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The Carletonian

The Carletonian

The Carletonian

Can Carleton really sidestep politics?

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In their recent coverage of the board of trustees’ response to the fossil fuel divestment issue, the Carletonian highlighted the investment committee’s reluctance to consider divestment. The headline of the article read, “Divest initiative remains mired in politics.” In a letter to the Carleton Responsible Investment Committee, Wally Weitz, the chair of the trustees investment committee, made special note of Carleton’s “strong historic presumption against taking institutional political positions.” Politics, it seems, is something to be avoided.

If we are to confront climate change, which is one the most pressing ethical issue of our time, is it realistic to avoid politics? Must “politics” be a dirty word?

The fossil fuel divestment movement is firmly rooted in politics. There is a reason for this: beating climate change requires that we legislate toward a lower carbon future. This will only be possible in a world in which the fossil fuel industry no longer wields enormous influence over the political process as it concerns our climate and energy decisions. It will only be possible when the fossil fuel industry is stripped of its social license. This is the aim of divestment.

Confronting climate change is an ethical issue that requires us to engage politics. We must acknowledge that money, power, governance, and human well-being are inextricably linked. Conversely, when the trustees say that they are unwilling to evaluate investments that concern climate change because they are political, they are willingly casting a blind eye to ethical implications. They are ignoring the irony of “securing” Carleton’s future by profiting off a business plan that will destroy that very future. Remaining invested in the fossil fuel industry is an expression of political and ethical stances with real impacts, a fact that cannot be avoided.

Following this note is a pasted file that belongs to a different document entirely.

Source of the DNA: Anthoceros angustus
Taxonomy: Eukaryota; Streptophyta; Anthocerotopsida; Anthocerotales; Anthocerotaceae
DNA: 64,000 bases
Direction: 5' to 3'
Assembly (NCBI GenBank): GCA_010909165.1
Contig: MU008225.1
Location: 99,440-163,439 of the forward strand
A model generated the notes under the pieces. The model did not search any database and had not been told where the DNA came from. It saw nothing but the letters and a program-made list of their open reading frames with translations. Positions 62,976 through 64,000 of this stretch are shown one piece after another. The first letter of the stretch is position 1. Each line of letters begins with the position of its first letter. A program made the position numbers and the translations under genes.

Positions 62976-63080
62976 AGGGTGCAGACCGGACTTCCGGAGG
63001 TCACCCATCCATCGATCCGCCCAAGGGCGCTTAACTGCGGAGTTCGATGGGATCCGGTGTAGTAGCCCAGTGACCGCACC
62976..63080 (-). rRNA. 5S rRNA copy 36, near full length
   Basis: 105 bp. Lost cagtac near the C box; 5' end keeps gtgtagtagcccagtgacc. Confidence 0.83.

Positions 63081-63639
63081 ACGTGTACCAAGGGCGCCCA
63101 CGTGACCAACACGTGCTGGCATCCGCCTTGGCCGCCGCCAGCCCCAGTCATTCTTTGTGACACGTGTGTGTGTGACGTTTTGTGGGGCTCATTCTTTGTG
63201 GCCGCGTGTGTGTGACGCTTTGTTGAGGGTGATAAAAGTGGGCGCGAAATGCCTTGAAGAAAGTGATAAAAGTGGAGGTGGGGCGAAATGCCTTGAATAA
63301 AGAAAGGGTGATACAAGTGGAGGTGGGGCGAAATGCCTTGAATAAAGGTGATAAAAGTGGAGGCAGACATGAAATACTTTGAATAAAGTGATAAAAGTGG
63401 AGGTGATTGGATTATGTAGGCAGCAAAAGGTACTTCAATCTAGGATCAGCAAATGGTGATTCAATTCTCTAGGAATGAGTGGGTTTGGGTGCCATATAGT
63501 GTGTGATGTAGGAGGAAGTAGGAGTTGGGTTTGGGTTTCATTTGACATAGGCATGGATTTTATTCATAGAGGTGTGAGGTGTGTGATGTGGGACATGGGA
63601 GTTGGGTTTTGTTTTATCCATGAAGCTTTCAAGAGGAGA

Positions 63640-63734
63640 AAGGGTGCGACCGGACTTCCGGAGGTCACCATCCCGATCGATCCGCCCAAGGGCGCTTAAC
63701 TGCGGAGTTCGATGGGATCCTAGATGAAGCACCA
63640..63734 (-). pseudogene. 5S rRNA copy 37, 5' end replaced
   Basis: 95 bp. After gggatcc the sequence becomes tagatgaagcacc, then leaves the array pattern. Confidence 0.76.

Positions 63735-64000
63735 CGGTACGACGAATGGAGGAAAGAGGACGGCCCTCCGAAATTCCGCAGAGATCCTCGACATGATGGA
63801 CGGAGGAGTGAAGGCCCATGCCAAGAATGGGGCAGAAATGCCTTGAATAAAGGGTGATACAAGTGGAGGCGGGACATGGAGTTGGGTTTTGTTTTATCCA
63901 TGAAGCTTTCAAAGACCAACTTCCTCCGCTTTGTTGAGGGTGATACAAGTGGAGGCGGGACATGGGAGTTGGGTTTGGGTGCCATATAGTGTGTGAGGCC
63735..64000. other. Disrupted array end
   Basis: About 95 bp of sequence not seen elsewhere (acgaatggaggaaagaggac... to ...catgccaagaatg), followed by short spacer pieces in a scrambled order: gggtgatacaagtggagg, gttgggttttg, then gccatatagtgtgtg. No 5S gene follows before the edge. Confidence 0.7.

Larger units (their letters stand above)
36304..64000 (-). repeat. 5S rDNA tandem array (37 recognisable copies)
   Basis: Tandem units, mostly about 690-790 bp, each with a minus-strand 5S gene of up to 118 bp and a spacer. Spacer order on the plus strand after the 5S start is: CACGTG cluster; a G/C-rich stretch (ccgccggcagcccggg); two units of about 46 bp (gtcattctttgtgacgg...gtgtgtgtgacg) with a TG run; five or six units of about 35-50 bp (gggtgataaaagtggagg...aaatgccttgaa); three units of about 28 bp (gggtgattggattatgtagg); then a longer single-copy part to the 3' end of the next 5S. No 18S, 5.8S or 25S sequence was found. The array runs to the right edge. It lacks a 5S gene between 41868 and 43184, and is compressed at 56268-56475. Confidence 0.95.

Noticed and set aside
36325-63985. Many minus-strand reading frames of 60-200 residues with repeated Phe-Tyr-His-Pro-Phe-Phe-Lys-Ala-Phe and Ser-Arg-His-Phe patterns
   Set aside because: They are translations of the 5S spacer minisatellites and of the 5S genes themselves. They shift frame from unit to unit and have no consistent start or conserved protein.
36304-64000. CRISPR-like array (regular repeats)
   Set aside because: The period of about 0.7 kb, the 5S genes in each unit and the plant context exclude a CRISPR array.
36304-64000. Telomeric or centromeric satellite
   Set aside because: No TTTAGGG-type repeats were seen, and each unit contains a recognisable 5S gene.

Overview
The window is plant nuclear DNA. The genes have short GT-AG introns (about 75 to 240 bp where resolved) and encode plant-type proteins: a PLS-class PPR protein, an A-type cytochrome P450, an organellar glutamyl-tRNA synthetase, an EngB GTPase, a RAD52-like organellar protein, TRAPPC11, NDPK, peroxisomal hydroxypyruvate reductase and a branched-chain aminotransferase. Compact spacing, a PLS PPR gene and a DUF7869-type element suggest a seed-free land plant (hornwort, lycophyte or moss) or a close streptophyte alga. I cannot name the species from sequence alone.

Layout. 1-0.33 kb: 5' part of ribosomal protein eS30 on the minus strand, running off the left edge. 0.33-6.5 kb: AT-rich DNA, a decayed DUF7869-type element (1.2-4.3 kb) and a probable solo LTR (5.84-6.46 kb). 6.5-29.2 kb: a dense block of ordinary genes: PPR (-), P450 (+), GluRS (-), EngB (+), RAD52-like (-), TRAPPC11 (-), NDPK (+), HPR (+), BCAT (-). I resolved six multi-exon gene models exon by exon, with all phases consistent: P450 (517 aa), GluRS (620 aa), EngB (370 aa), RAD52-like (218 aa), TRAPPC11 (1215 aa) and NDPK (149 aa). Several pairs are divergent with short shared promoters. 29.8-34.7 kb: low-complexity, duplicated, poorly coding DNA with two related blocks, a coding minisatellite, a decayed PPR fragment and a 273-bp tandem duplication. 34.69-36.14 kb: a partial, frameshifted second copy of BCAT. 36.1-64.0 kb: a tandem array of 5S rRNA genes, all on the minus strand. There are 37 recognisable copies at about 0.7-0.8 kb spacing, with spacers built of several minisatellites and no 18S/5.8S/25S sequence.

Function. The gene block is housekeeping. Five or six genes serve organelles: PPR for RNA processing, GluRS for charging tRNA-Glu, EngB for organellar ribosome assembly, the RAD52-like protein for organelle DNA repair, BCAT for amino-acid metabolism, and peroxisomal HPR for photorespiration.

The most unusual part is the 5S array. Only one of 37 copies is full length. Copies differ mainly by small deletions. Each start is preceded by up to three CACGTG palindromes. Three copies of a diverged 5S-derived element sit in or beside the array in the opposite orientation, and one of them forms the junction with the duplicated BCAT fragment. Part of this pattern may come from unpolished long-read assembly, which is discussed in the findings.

If this failure to act as stewards for the Carleton community becomes the trustees’ legacy, it will be remembered not just by the current generation of Carleton students, but also by future generations who deserve a livable planet. Carleton has long demonstrated a praiseworthy commitment to sustainability. For the sake of consistency and adequacy, fossil fuel divestment must be a component of its current response to our climate crisis.

Let’s reconsider whether “politics” is something ugly, and something in which we must necessarily be “mired.” Significant national and international political action is our best hope for turning the tide against climate change. Divestment may be our most powerful tool to change that from a distant dream to imminent possibility.

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